Hacking A Digital Microscope Camera For Fun And Automated PCB Inspection

A desire for automated PCB inspection has led [charliex] down some deep rabbit holes. He’s written his own inspection software, he’s mounted his PCB vise on a stepper-controlled table, and now he’s hacked his digital microscope camera to allow remote and automated control.

Eakins cameras have become a relatively popular, relatively inexpensive choice for electronics hobbyists to inspect their small-scale work. The cameras have a USB port for a mouse and overlay a GUI on the HDMI output for controlling the camera’s various settings and capturing images to the SD card. Using the mouse-based GUI can feel clunky, though, so users have already endeavored to streamline the process to fit better in their workflow. [charliex] decided to take streamlining a few steps further.

One issue in microscope photography is that microscopes have an extremely tight focus plane. So, even at the minuscule scales of an SMD circuit board, the components are simply too tall. Only a sub-millimeter-thick layer can be in focus at a time. If you take just a single image, much of what you want to see will be lost in the blurry distance. Focus stacking solves this problem by taking multiple pictures with the focus set at different depths then combining their focused bits into a single sharp image.

This takes care of the focus issue, but even the most streamlined and intuitive manual controls become tedious given the multitude of pictures required. So [charliex] searched for a way to remotely control his camera, automating focus stacking and possibly even full PCB scans.

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As anyone who has ever assembled a run of PCBs will tell you, quality inspection of solder joints can be a difficult process. Even under a microscope their appearances can be deceptive, and one silver blob can be perfect while its neighbour conceals a problem. The electronics industry have developed inspection tools to help, including optical inspection devices. It’s one of these that [Sina Roughani] has built, in the form of a hemispherical 3D printed dome with concentric rings of coloured LEDs mounted within it.

The principle behind this tool is as unexpected and simple as it is clever; by having different colours of light from different elevations of the dome it ensures that each different angle of the solder joint surface reflects a different colour. Thus a colour photograph shot from directly above the board allows visual inspection of the quality of the solder joints by the rainbow of colours that appears around their edges. This process can even be automated with OpenCV or similar, hence the process is referred to as Automated Optical Inspection, or AOI.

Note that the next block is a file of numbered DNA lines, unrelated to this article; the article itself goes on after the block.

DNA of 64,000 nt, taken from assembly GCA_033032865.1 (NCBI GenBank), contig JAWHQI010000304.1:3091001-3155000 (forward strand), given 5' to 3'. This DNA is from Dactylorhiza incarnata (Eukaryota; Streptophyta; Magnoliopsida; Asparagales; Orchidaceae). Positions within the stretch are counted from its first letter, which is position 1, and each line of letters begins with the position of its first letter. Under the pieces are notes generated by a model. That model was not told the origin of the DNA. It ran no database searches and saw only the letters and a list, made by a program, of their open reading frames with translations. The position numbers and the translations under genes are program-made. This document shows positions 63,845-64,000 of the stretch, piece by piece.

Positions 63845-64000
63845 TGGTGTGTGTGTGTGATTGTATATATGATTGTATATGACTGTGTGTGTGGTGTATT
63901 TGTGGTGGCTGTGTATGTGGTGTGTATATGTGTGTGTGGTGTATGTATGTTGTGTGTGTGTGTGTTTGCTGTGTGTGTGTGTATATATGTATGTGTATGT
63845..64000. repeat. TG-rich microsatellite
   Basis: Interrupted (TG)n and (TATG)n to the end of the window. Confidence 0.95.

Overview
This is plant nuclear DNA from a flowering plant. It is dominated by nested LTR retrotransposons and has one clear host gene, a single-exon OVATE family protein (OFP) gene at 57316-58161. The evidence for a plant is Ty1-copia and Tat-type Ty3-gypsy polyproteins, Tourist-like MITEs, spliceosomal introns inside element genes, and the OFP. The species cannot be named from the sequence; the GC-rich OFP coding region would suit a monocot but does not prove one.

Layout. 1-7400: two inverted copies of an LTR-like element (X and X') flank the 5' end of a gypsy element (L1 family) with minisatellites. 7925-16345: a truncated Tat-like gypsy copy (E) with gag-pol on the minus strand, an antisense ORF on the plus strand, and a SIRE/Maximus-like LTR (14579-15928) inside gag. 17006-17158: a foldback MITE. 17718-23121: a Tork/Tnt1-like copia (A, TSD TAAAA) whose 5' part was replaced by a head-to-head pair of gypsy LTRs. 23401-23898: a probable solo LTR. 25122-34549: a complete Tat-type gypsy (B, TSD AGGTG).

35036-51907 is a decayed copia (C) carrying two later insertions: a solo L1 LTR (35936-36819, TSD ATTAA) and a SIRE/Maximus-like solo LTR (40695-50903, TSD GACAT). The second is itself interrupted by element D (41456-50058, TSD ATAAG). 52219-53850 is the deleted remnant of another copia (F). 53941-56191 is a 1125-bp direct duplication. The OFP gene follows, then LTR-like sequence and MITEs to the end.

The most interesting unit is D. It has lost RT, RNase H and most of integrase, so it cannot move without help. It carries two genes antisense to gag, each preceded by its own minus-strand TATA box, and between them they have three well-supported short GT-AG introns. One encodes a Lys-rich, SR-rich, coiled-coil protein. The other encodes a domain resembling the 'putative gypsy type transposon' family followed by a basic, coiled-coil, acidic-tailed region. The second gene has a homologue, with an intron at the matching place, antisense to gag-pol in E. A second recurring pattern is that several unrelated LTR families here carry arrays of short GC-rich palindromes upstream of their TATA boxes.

The technique is demonstrated with some pictures of a Raspberry Pi Pico, on which it shows really well the rainbow-edged solder joints and the red colour reflected from flat pads. What at first might seem like a novelty lighting effect becomes a very useful inspection tool.

PCB inspection is a subject we’ve covered before, though perhaps we don’t all have access to X-rays.

PCB Holder For Limited Depth-of-Field Microscopes

As time marches on, so does the need to have the right tools to deal with the ever increasing popularity of SMD components. Ok. Maybe “popularity” isn’t the best word choice, as there are plenty of people out there that prefer through-hole components for ease of prototyping. But, whether you like it or not, you’ll eventually need to deal with SMDs.

One of the problems with smaller packages is that with such small pins, their solder joints are difficult to inspect with the naked eye. A lighted magnifying lamp will only let you see so much. You can switch to a jeweler’s loupe for a quite a bit more magnification if you like – but nothing beats a microscope on your workbench. Unfortunately, unless you’re willing to spend the price of a used car on a microscope, the limited depth-of-field (DOF) can be a concern. It’s often handy to hold the PCB and move it around at different angles to get a good view of the solder pad fillets. But then you’re fighting the a very small DOF, and the steadiness of your hands.

[Tom Keddie] came up with this super simple hack – it’s nothing more then an angled PCB holder. It allows you to view your PCB at 30 or 60 degrees. Sometimes it’s the simple things in life that make your work that much more enjoyable. You can find the source files on github. And have a gander at our overview article if you’re thinking of getting your feet wet with SMDs.


[via Dangerous Prototypes]